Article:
Pour the liquid into a pot on the stove and turn to medium heat. Gently stir as it warms until it starts to thicken and bubbles appear on the surface. Then switch to a whisk and whisk constantly for about 5 minutes while the yolks cook slowly and the mixture gets much thicker. You need to scrape all parts of the bottom of the pot to make sure none of the egg mixture burns, browns and forms solid bits. If it’s getting too hot, you can temporarily take it off the heat and stir it and then put it back. You’ll want to continue until the mixture thickens and some a lot of moisture has evaporated. It should be like thick custard. Then strain it into the small bowl in ice through a fine mesh sieve to remove any solid bits.
Whisk the mixture briefly, allowing it the cool, and then stir in the room temperature butter. This will add a gloss and shine to the mixture and loosen it a little. Once combined, add the apricots until well combined.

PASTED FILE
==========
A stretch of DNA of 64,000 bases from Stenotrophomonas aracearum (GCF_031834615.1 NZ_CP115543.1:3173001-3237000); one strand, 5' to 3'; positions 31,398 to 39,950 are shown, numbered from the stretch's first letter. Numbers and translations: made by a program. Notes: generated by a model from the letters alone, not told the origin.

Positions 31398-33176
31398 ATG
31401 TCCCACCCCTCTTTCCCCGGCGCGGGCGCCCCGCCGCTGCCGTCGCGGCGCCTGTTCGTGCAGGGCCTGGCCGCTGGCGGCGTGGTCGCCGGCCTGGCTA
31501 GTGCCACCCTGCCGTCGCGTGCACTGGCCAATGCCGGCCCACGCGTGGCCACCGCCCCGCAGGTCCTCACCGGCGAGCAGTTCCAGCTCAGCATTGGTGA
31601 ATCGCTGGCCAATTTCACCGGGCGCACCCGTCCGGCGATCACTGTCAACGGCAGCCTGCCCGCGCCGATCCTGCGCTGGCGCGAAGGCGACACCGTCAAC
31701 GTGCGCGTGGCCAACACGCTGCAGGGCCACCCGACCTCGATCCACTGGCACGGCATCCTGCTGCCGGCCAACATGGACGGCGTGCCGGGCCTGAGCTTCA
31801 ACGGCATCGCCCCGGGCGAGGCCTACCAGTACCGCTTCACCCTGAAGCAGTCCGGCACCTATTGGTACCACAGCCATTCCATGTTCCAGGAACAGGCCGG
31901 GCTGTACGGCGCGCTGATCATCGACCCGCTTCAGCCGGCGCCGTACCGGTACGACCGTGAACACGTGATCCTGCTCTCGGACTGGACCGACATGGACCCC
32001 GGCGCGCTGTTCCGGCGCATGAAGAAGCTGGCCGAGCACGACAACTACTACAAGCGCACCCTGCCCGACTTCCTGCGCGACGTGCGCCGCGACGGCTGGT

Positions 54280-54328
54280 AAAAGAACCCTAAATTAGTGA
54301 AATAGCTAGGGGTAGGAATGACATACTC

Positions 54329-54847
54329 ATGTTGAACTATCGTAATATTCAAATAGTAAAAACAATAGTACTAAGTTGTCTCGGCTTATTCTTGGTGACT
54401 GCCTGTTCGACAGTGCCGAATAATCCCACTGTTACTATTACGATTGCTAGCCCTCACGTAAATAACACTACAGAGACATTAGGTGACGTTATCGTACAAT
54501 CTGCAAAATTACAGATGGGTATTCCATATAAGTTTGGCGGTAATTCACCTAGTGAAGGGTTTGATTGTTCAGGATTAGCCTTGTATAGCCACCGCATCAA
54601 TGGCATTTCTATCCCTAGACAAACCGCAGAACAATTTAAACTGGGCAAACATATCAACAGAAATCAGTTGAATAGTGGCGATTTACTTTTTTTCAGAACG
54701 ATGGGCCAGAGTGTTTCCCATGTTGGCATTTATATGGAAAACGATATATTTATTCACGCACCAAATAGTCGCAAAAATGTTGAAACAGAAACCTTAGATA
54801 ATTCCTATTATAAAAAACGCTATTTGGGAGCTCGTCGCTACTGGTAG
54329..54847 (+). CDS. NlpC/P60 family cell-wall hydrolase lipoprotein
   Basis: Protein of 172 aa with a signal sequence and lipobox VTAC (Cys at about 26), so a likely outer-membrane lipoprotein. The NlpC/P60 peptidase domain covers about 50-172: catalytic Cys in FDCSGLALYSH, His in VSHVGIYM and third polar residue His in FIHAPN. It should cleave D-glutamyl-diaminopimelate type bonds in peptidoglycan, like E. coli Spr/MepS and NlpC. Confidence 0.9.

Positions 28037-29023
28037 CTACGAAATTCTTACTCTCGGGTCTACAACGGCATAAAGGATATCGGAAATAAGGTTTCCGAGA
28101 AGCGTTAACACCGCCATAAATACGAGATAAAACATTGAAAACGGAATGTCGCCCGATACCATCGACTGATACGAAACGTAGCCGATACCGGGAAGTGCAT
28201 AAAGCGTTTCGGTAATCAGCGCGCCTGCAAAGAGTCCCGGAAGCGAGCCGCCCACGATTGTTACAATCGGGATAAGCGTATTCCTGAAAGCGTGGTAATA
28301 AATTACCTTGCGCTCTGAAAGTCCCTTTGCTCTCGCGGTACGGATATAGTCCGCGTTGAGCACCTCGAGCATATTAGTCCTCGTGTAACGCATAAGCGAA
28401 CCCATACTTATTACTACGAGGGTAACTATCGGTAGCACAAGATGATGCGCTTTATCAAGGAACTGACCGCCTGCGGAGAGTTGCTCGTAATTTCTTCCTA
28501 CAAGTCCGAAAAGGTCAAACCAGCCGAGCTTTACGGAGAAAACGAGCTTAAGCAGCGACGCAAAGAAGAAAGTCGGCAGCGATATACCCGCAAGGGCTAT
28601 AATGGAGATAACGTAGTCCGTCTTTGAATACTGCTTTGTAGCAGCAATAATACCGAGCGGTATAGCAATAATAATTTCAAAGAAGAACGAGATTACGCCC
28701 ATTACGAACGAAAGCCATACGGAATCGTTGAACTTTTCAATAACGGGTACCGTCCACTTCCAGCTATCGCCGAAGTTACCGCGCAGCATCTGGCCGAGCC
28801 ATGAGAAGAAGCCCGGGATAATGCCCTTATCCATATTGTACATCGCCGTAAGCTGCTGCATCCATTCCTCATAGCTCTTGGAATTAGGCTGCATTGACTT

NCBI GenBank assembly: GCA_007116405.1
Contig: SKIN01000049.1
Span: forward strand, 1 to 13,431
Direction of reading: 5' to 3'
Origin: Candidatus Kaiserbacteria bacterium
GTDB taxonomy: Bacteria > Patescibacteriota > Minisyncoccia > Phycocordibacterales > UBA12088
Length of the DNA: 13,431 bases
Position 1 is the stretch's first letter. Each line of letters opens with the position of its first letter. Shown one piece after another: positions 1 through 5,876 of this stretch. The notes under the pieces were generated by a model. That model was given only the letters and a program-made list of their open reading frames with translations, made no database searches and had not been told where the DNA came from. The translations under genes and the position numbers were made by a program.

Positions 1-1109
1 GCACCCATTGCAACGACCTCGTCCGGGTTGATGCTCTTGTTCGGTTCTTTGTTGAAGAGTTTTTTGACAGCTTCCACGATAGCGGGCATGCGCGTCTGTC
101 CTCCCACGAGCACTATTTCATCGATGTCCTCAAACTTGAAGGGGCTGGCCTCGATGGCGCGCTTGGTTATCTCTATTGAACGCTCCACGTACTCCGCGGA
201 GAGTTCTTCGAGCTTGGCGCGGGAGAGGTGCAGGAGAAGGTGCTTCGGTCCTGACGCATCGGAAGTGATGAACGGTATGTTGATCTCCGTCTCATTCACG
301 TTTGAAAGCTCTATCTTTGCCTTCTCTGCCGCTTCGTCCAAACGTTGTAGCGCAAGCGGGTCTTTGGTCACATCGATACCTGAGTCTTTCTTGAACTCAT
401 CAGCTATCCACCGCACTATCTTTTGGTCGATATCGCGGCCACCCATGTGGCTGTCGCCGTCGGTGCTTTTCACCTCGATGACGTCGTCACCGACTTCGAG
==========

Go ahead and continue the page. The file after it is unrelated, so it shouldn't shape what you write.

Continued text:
Pour the apricot pastry cream into a bowl or container and cover with plastic wrap, pushing the plastic to the cream’s surface, eliminating the formation of a “skin” while it cools. Let it cool for at least 1 hour.
- 450 grams of whole or half pecans
- 107 grams of sugar (I used organic sugar from Trader Joes)
- 30 grams of water
Preheat the oven to 325° F
Warm the pecans in a single layer on a baking sheet for five to six minutes. Meanwhile heat the sugar and water in a large sauté pan over medium heat, stirring to dissolve the sugar. When it starts to rapidly bubble and boil, take the pecans out of the oven and add them to the pan. Constantly stir and coat the pecans in the sugar/water mixture until they dry and light white sugar crystals coat the pecans.
Let them cool on a plate.
Blenheim Apricot Glaze
- 100 grams of powdered sugar
- 47 grams of apricot puree strained through a fine wire mesh
- 30 grams of heavy whipping cream
Whisk the puree and the sugar until combined and then whisk in the cream until it’s all combined. Set aside until you’re ready to drizzle over the éclairs or dip them in it.